Eating in the Dark: Although we eat Less, we Think we eat More


  • B. Renner
  • G. Sproesser
  • H. Schupp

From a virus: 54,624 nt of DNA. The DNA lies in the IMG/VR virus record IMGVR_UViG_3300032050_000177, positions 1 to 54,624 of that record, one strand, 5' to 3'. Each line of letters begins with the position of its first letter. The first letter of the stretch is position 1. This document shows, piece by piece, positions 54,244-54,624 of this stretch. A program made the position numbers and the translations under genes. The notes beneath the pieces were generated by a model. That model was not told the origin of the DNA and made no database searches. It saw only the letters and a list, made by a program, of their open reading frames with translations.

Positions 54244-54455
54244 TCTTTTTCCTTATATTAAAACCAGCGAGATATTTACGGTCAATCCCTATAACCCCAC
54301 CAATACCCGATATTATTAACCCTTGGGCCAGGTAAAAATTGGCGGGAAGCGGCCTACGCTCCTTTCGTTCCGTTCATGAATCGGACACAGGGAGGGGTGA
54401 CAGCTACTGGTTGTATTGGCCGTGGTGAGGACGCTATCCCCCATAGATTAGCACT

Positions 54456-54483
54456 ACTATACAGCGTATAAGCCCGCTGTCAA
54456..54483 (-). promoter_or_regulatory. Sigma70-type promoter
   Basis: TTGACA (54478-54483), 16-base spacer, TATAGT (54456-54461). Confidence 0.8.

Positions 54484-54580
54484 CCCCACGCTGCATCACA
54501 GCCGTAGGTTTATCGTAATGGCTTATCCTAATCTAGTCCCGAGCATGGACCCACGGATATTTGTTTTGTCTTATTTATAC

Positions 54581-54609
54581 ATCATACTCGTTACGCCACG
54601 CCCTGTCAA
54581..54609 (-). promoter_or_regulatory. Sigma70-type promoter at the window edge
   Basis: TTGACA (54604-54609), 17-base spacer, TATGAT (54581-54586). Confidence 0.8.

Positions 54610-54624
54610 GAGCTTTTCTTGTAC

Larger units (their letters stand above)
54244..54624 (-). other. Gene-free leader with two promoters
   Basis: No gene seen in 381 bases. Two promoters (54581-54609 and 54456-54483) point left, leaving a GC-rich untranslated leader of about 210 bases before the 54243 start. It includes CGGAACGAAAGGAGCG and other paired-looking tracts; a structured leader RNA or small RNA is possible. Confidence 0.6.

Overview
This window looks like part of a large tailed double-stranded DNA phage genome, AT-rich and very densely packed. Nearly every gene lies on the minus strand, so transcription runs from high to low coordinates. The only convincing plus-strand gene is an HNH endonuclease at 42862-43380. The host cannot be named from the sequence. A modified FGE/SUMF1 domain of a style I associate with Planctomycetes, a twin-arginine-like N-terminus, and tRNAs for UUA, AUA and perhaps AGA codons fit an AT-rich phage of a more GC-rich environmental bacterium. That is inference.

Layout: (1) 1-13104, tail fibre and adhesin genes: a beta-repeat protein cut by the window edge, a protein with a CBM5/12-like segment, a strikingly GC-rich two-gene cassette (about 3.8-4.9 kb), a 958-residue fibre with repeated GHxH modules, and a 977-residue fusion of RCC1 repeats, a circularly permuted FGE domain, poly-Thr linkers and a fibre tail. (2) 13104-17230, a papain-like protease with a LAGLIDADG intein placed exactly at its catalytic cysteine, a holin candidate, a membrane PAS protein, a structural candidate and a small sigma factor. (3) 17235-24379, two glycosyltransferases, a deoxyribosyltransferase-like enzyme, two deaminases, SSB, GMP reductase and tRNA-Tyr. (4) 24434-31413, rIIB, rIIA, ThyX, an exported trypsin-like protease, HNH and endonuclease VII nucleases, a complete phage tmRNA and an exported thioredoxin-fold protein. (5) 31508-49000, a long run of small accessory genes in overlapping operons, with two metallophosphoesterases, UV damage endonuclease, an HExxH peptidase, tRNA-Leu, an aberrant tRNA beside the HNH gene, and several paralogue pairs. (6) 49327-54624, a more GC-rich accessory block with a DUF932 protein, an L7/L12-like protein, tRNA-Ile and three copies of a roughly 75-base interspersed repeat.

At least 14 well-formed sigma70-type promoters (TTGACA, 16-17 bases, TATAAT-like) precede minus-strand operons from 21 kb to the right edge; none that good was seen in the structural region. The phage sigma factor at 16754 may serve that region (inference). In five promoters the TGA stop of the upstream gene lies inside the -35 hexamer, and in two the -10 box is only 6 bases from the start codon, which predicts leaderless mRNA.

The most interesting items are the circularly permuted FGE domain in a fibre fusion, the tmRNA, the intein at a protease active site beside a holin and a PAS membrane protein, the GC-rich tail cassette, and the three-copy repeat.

Background: According to folk intuition, ‚Eye appeal is half the meal’. This raises the question how the absence of vision or ‘visual flavor’ affects food perception and intake (Linné et al., 2002; Wansink et al., 2005; see Spence & Piqueras-Fiszman, 2012). The present experiment assessed food experience, perceived and actual food intake in blindfolded and non-blindfolded participants. Methods: 82 students took part in bogus ice cream taste test and were randomly assigned to either the blindfolded or non-blindfolded condition. Taste perceptions were assessed during the taste test, and actual and perceived total amount of ice cream eaten measured afterwards. Findings: Overall, participants in the blindfolded condition rated the ice cream as being more unique and interesting; they had a significantly lower intake rate (gram/minute) and ate less ice cream (total gram), Fs (1, 81) > 25, p < .001. Although eating in the dark lead to a reduced actual intake, blindfolded participants overestimated their intake by 122% while non-blindfolded overestimated their intake only by 40%, F (1,81) = 8.82, p = .004. Conclusion: Depriving participants from visual input dissociated perceived from actual eating behavior. Shifting attention towards interoceptive cues of eating may provide unobtrusive and naturalistic means to change eating behavior.